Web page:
We jogged along the edge of a forest for a short while, until the Spardel took a sudden left and disappeared between tree trunks. I wasn't far behind, and as we ran on, the sound of the crying intensified. I started to worry, in spite of myself. Babies certainly shouldn't be left to cry alone in the woods at night, I thought, as we emerged into a clearing.
Lying in a shivering heap in the centre of the sparsely grass-coated clearing was a yellow Xweetok. His fur was all askew and he looked as though he needed a good bath. More than that, though, he didn't look very well. He didn't look very well at all. His eyes were heavily-lidded and very red, and he was barely moving. A baby Lupe, a little girl, was headbutting his side and wailing at the top of her tiny lungs. I could see her fat tears splashing the ground.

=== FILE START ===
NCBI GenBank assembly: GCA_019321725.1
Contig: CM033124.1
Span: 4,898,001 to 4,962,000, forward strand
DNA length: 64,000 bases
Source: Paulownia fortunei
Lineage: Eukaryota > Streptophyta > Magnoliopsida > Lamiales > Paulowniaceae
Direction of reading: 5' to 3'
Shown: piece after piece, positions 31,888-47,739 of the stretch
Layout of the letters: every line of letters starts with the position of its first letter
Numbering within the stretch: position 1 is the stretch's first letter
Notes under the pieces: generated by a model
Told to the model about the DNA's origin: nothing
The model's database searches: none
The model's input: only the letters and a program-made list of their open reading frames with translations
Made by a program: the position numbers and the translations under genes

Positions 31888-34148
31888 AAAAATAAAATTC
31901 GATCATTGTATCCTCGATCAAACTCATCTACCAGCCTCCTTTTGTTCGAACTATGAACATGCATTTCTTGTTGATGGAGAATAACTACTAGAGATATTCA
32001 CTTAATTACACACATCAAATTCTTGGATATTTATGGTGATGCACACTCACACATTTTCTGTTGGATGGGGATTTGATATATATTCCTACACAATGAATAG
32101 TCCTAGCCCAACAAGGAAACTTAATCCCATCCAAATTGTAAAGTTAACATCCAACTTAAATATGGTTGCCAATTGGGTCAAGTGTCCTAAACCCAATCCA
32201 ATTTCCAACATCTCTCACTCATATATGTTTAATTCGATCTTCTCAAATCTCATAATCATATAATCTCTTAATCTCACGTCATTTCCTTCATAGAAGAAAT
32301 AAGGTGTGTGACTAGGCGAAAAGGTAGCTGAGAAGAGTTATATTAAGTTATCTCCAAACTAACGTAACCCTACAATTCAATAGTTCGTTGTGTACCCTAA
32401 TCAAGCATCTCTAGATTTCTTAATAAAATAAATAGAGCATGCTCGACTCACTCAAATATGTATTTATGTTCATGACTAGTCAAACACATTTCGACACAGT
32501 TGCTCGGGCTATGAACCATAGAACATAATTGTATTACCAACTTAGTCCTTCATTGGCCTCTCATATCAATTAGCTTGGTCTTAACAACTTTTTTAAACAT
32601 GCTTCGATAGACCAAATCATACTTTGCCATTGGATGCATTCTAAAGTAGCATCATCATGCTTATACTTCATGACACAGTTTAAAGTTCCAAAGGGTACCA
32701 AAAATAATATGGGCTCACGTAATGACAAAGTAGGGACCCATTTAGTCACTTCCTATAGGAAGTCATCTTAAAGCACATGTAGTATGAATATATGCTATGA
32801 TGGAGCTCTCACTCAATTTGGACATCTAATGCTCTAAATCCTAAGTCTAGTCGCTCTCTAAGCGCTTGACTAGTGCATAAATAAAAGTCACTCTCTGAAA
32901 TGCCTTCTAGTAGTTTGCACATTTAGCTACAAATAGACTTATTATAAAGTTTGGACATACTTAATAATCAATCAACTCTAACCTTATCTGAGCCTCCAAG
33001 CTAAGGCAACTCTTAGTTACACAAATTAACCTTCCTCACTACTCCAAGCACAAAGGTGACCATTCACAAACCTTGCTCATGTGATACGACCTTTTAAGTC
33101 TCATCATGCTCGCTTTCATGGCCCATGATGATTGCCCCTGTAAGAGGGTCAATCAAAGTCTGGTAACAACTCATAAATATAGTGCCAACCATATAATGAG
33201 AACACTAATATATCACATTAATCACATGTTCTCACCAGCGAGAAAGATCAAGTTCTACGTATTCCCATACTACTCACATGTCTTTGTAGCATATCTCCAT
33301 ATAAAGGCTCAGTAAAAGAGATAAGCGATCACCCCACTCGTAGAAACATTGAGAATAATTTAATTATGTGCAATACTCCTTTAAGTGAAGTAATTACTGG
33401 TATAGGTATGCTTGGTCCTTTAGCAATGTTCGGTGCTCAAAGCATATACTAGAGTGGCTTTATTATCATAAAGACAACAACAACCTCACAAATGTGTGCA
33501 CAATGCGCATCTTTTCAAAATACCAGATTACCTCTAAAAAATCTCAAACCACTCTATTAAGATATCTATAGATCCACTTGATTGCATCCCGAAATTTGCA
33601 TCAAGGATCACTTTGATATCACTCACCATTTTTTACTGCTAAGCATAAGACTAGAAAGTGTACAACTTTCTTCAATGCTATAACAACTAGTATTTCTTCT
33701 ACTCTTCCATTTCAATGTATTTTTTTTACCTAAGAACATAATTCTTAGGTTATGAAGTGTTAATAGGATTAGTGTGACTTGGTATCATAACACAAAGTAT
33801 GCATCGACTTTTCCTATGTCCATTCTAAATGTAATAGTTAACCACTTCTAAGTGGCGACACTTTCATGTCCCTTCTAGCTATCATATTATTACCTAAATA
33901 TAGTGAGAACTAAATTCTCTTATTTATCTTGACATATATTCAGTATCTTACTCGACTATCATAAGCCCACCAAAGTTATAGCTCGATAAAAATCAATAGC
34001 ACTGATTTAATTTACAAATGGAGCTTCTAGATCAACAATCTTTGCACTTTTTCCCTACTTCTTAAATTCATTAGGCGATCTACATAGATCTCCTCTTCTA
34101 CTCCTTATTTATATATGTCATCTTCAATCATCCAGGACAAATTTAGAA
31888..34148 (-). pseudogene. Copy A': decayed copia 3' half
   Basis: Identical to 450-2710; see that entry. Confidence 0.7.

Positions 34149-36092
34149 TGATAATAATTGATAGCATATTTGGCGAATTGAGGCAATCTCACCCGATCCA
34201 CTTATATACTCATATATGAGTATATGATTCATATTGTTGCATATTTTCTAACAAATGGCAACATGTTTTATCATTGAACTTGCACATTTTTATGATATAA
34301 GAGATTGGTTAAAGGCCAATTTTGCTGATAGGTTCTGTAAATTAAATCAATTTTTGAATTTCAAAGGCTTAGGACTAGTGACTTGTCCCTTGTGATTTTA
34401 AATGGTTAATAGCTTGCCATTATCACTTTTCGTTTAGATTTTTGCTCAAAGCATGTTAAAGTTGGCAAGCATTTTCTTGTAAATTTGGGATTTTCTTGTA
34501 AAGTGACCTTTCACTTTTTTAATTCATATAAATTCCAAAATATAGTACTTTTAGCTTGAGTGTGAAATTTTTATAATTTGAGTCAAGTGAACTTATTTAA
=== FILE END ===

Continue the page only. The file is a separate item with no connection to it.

"Todd! You godda ged up, Todd, pweeeeease," she howled. The Spardel trotted up to them, triumphantly, head raised, jaws offering the blanket.
"Thanks, Scamp," Todd croaked, as the Spardel draped the blanket over him, tucking the Xweetok in with his nose. Then, three pairs of eyes turned to me. The baby Lupe stopped her crying, suddenly, and she wiped her eyes with one over-large paw.
"Who are you?" she sniffled, and her lip wobbled.
I was taken aback. Very much so.
There was such hope in their huge eyes.
"My name is Mr. Weatherby," I said, and cautiously stepped closer. The little Lupe gave a tiny mewl and snuggled closer to Todd, but she kept her eyes on me. "What's your name?" I asked, gently.